Currently the world is facing economic downturn and the fall in consumer and business confidence have had major impacts on the demand. The responsiveness of prices to the demand shocks is seen in the changes of oil prices. Descending from their peak of around $140 per barrel in July 2008, in December of the same year, the oil price was only just above $40. As economic conditions worsen in the UK, prices on all goods, including food, should be expected to fall as firms lower them in response to contractions in demand. This however, has not yet been seen in food prices in the UK.

In addition, the Bank of England survey concluded that the more competitive are the firms product markets, the greater is the propensity to change prices in response to a demand shock. However, market structure does not seem to affect the responsiveness of prices to changes in costs.

A study into the meat supply chain 26 found three factors caused delays in cost transmission. First, there could be a technical delay. This is the time it takes for the product to get from the producer to the retailer. The full price transmission effect will only take place once the product has passed through the whole process. For meat this includes slaughtering, the period of maturation, packing, distribution and shelf life. For lamb and pork for example, this can take 1-2 weeks and 2-3 weeks in the case for beef (up to 6 weeks for fully matured hindquarter). Second, there could be institutional barriers to timely transmission of price changes. These refer to contractual terms which fix the price for a period of time at different stages of the marketing chain. In the case of meat, wholesaler-retailer contracts can be of up to 4 weeks in duration. Third, there could be a delay in retailer response. Retailers may not react immediately to the changes in price if these are perceived to be temporary. This usually happens because retailers try to avoid the additional costs associated with changing prices (menu costs). They also like to provide the consumer with a relatively stable price to prevent them from switching to other retailers in search of a better offer. A combination of these factors could make retailers more reluctant to respond to a change in wholesale price immediately.

Thus the length of the supply chain, the length of contracts and the cost of changing prices play a role in determining how quickly firms will respond to cost shocks. These are likely to vary from one supply chain to another, which could be part of the reason why great variations in price changes are seen across different food products (see Figure 15)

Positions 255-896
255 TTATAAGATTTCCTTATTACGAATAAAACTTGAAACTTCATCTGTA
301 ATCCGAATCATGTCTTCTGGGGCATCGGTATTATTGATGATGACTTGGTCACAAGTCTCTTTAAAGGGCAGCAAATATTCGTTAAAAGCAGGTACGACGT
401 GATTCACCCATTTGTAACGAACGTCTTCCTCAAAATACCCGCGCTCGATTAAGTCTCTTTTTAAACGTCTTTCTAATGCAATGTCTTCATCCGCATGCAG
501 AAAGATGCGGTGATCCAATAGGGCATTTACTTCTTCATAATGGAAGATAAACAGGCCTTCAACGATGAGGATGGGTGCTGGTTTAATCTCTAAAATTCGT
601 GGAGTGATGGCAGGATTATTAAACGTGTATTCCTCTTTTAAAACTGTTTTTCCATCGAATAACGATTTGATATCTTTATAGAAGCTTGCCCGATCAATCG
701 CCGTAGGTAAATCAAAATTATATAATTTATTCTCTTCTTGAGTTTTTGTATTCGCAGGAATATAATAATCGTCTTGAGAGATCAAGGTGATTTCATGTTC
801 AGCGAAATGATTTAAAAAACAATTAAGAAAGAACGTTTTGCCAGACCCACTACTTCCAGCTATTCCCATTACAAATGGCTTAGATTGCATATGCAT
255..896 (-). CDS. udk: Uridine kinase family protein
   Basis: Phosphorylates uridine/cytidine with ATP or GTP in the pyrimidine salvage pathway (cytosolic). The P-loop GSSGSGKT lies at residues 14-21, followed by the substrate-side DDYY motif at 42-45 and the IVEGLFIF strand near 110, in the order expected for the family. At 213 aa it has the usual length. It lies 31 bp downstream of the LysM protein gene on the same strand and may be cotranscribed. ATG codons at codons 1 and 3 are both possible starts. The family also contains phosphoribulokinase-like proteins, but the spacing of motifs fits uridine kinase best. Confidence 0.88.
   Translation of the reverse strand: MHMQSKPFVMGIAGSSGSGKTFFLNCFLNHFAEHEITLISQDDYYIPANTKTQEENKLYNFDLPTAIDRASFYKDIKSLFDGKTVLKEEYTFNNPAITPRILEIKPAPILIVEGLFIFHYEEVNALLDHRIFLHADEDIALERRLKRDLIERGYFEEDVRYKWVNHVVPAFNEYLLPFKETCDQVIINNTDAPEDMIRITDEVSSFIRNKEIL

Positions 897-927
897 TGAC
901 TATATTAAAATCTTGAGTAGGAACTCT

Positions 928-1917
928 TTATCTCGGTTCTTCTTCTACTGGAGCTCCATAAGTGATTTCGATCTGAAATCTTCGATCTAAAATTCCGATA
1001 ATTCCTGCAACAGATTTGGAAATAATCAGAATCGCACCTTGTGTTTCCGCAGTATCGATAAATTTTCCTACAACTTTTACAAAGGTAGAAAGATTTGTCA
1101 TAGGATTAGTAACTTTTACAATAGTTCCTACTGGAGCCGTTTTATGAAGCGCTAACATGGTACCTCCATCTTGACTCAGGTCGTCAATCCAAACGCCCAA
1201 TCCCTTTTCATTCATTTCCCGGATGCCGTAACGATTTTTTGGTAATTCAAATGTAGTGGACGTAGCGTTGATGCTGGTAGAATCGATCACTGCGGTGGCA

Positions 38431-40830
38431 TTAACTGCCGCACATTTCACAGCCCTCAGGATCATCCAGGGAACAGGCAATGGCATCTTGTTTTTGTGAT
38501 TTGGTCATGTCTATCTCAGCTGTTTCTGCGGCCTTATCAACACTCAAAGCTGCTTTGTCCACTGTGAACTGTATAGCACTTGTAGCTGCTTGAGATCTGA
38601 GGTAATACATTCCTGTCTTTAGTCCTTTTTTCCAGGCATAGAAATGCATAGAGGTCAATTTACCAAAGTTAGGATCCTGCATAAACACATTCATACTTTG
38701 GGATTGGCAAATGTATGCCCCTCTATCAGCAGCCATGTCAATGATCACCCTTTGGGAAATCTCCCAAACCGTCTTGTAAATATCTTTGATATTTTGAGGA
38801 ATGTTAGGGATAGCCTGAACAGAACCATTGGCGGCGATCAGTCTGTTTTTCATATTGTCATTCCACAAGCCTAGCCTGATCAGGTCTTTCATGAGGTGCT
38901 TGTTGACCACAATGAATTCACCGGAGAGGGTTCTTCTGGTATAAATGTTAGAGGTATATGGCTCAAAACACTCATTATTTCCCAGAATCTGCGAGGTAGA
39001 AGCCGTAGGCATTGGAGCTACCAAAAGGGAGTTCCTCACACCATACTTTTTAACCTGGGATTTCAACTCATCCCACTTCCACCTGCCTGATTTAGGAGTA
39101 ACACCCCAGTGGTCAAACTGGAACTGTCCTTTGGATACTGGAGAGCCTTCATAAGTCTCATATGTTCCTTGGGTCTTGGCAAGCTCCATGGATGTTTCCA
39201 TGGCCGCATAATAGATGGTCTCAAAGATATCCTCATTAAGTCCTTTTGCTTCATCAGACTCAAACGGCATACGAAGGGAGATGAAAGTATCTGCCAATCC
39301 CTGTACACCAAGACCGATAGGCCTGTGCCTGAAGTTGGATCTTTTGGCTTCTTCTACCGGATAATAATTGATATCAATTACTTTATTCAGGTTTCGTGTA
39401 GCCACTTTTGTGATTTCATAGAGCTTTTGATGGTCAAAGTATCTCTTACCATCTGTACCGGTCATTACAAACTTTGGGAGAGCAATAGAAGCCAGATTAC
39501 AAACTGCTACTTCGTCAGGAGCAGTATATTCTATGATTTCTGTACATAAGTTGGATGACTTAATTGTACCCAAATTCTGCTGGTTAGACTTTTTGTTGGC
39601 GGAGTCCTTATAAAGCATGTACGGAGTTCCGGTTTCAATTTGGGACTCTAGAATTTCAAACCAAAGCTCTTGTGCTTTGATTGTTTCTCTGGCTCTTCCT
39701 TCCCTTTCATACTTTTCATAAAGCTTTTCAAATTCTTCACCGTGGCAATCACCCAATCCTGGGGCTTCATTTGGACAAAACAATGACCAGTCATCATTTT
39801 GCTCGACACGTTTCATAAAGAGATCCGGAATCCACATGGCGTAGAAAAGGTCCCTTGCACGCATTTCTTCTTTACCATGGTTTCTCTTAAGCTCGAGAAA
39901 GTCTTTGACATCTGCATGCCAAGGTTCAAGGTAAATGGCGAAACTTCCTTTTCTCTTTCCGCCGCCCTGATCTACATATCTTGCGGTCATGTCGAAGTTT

Both retailers and wholesalers may also engage in price levelling behaviour which flattens out variability in producer prices. Such behaviour indicates that the wholesaler or retailer may be concerned with the average margin over time rather than the margin at any one point in time. 27

5.2 Share of the retail price along the food supply chain

Looking at the retail price earned by grocery retailers, intermediaries and primary producers in four primary products, the Competition Commission found that the share of the UK retail price of milk, red meat (beef and lamb) and fresh fruit (apples, pears and strawberries) captured by the primary producers has fallen over the period of 1997 to 2006, although significant variations existed during that period. An exception to this is pig meat, where there has been an increase in the proportion of the retail price captured by primary producers. For all products analysed, the share of the retail price captured by processors over this period has typically been stable. The share of retail price for grocery retailers has increased across all products, except for pig meat, where it declined, and beef, where it remained stable. However, the Competition Commission did not consider this evidence to indicate the degree of market power, as these are affected by many other factors. 28